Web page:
Furthermore, we can show missing values by synchronizing the lists using the conditional formatting tool.

In that case, use the following formula for list 1.

`=COUNTIF($D$5:$D$11, B5)=0`

Here, **D5:D11** is the cell range of List 2, and **B5 **is the starting cell of List 1.

And the formula for list 2 is-

`=COUNTIF($B$5:$B$15, D5)=0`

Here, **B5:B15** is the cell range of list 1 and **D5 **is the starting cell of list 2.

#### 2.4. Applying Multiple Criteria As Cell Format

Lastly, we can apply **AND** logic with multiple criteria in the whole dataset and highlight the output with the conditional formatting tool.

For example, we can highlight the items having a price less than or equal to $300 and sales are greater than or equal to $2000.

For this, put the following formula in the **New Formatting Rule** dialog box.

`=AND($E5<=300,$G5>=2000)`

Here, **E5 **is the starting cell of price and **G5 **is the starting cell of sales.

So, only 4 items have the requirements of having the price less than or equal to $300 and sales are greater than or equal to $2000.

### 3. Cell Format Formula for VBA Coding

Now, let’s see how we can apply the **VBA** Format function to convert the value into a specific format.

**Step 1: **

Firstly, open a module by clicking **Developer**>**Visual** **Basic**>**Insert**>**Module**.

**Step 2: **

Then, copy the following code in your module.

```
Sub Format_func()
Range("C5").Value = Format(Range("B5"), "Currency")
Range("C6").Value = Format(Range("B6"), "Long Date")
Range("C7").Value = Format(Range("B7"), "True/False")
Range("C8").Value = Format(Range("B8"), "Standard")
Range("C9").Value = Format(Range("B9"), "Fixed")
Range("C10").Value = Format(Range("B10"), "Long Time")
Range("C11").Value = Format(Range("B11"), "Short Time")
End Sub
```

**Step 3:**

Finally, run the code.

**Notice:**

The following things are essential in the above **VBA** code.

- Worksheet name: Here, the worksheet name is “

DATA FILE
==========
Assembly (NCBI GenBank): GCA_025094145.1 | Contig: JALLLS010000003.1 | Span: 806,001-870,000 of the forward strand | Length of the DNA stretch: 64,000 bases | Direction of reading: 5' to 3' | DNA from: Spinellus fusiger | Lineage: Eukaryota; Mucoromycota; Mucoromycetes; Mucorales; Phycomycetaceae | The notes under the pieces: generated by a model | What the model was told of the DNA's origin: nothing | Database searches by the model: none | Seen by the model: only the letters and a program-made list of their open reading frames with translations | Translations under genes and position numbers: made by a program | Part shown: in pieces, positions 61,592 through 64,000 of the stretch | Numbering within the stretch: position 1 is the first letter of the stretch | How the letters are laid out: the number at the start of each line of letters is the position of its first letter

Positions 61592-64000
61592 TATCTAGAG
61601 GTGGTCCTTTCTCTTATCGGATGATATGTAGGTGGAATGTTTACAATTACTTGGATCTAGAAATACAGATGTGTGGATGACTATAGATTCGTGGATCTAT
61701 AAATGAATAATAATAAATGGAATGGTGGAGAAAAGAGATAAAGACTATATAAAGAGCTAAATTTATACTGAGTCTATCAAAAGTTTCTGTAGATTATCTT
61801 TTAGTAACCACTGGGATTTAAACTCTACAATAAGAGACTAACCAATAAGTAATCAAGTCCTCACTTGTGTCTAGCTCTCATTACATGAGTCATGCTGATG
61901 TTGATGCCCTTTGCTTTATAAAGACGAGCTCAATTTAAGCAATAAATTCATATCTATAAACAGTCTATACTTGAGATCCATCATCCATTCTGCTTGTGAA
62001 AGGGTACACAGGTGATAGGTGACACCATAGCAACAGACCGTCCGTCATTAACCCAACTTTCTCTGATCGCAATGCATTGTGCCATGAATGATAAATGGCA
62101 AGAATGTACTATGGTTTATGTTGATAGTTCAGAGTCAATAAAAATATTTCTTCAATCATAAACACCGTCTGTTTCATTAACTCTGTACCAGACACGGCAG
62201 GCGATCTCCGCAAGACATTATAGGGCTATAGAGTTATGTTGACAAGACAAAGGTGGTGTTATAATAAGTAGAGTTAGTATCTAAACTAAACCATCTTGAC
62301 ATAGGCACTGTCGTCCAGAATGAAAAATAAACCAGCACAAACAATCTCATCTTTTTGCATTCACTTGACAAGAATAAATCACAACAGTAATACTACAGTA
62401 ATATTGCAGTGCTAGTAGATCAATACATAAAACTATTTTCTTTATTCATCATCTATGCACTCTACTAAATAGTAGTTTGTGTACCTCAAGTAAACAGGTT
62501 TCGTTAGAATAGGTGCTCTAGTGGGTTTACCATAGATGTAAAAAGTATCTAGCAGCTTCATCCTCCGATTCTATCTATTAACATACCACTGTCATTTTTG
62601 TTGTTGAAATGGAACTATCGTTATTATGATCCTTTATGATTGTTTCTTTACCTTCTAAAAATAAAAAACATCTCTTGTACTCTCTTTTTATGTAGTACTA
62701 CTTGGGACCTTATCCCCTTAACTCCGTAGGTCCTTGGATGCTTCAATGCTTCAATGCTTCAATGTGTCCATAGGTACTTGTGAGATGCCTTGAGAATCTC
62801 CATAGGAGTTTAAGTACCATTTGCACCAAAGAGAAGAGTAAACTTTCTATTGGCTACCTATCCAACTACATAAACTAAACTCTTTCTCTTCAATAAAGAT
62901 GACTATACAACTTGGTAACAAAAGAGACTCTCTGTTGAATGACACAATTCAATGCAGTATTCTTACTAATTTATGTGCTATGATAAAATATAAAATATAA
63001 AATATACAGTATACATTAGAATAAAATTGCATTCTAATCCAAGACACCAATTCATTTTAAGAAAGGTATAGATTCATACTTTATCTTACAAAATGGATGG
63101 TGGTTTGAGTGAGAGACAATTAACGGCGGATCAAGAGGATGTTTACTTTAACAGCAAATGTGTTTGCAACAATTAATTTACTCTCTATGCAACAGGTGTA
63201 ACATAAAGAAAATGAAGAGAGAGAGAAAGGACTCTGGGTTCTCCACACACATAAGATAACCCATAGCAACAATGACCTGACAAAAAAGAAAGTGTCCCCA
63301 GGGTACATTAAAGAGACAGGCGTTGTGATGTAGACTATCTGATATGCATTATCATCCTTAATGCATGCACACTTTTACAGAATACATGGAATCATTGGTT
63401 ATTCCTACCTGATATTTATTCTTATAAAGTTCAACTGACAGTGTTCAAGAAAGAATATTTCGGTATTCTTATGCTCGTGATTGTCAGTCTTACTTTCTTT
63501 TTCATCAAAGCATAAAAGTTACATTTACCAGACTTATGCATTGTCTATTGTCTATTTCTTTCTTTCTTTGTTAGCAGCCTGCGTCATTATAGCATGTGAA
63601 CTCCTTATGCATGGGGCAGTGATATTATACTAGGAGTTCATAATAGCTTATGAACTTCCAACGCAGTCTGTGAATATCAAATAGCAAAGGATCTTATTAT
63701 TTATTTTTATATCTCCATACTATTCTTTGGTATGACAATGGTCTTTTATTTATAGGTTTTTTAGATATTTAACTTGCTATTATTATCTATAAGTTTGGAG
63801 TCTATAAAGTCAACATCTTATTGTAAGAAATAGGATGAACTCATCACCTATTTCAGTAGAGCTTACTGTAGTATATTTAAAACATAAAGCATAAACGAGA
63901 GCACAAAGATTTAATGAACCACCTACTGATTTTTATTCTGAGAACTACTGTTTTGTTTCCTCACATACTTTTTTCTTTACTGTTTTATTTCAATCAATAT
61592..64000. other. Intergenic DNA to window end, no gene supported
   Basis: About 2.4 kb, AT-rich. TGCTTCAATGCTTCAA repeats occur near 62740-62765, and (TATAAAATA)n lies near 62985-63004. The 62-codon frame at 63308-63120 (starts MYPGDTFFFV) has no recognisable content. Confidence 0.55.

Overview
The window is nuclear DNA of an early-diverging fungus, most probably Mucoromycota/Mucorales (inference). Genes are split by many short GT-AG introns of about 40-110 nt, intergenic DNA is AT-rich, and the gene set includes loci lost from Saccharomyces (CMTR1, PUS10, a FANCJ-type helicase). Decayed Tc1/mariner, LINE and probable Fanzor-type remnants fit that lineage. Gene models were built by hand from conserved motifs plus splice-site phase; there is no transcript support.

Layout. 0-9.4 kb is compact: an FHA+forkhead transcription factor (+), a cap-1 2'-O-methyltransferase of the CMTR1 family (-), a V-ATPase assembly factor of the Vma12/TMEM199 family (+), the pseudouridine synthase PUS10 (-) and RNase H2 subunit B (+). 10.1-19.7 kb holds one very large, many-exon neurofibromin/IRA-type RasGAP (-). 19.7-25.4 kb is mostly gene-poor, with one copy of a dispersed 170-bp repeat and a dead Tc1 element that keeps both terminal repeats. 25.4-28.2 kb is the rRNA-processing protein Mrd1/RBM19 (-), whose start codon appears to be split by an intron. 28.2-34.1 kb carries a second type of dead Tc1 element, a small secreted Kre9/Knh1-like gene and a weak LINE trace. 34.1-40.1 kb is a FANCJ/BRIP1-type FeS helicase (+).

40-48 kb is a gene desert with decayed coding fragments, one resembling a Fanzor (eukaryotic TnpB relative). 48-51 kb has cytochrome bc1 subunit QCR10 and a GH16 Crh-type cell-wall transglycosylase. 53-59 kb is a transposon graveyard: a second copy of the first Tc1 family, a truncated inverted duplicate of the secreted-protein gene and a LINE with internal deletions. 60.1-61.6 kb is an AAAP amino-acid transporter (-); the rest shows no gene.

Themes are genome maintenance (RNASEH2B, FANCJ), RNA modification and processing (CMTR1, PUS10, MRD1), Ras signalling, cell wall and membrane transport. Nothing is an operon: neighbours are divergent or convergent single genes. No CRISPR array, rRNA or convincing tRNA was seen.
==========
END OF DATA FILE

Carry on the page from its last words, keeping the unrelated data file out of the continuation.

**Format_func**”. - Logic: The Format function returns the value in a specific format.
- Input Cell: Here, the input cell is
**B5**,**B6**, etc. - Output range: The output range is
**C5**,**C6**, etc.

After running the code, the output will be as follows.

### 4. Cell Format Utilizing LEFT, MID, RIGHT, LEN & FIND Function

Right now we’ll see some applications of **LEFT**, **RIGHT**, **MID**, **FIND**, and **LEN **functions.

The **RIGHT function** is designed to return a specified number of characters from the rightmost side of a string. We can use the **RIGHT function** to remove characters from left from “Order ID-Items”.

The formula will be:

`=RIGHT(B5,LEN(B5)-C5)`

Here, **B5 **is the cell of combined “Order ID-Items”, and **C5 **is the “Num chars”.

Now, we have found the items in a text-only cell format.

Moreover, we can also format the cells in numeric format from a combination text-number(“Order ID-Items”).

The formula will be:

`=VALUE(LEFT(B5,(LEN(B5)-C5)))`

Here, **B5 **is the cell of combined “Order ID-Items”, **C5 **is the starting cell of “Chars”.

Furthermore, the **MID function** can be used to extract the last from the ‘Name of orderer’.

The formula will be:

`=MID(C5,SEARCH(" ",C5)+1,LEN(C5)-SEARCH(" ",C5))`

Here, **C5 **is the starting cell of “Name of Orderer”

Last but not least, we can utilize the **FIND function** to get the First name from the Name of the orderer’.

The formula will be:

`=MID(C5,1,FIND(" ",C5)-1)`

Here, **C5 **is the starting cell of “Name of Orderer”.

These are not the conventional ways of formatting cells but can be helpful while extracting to organize in a specific cell format.

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## Conclusion

This is how you may adjust cell format using formula in Excel. I firmly believe this article will enhance your capability to do cell formatting in Excel. However, if you have any queries or suggestions, do not forget to share them in the comments section below.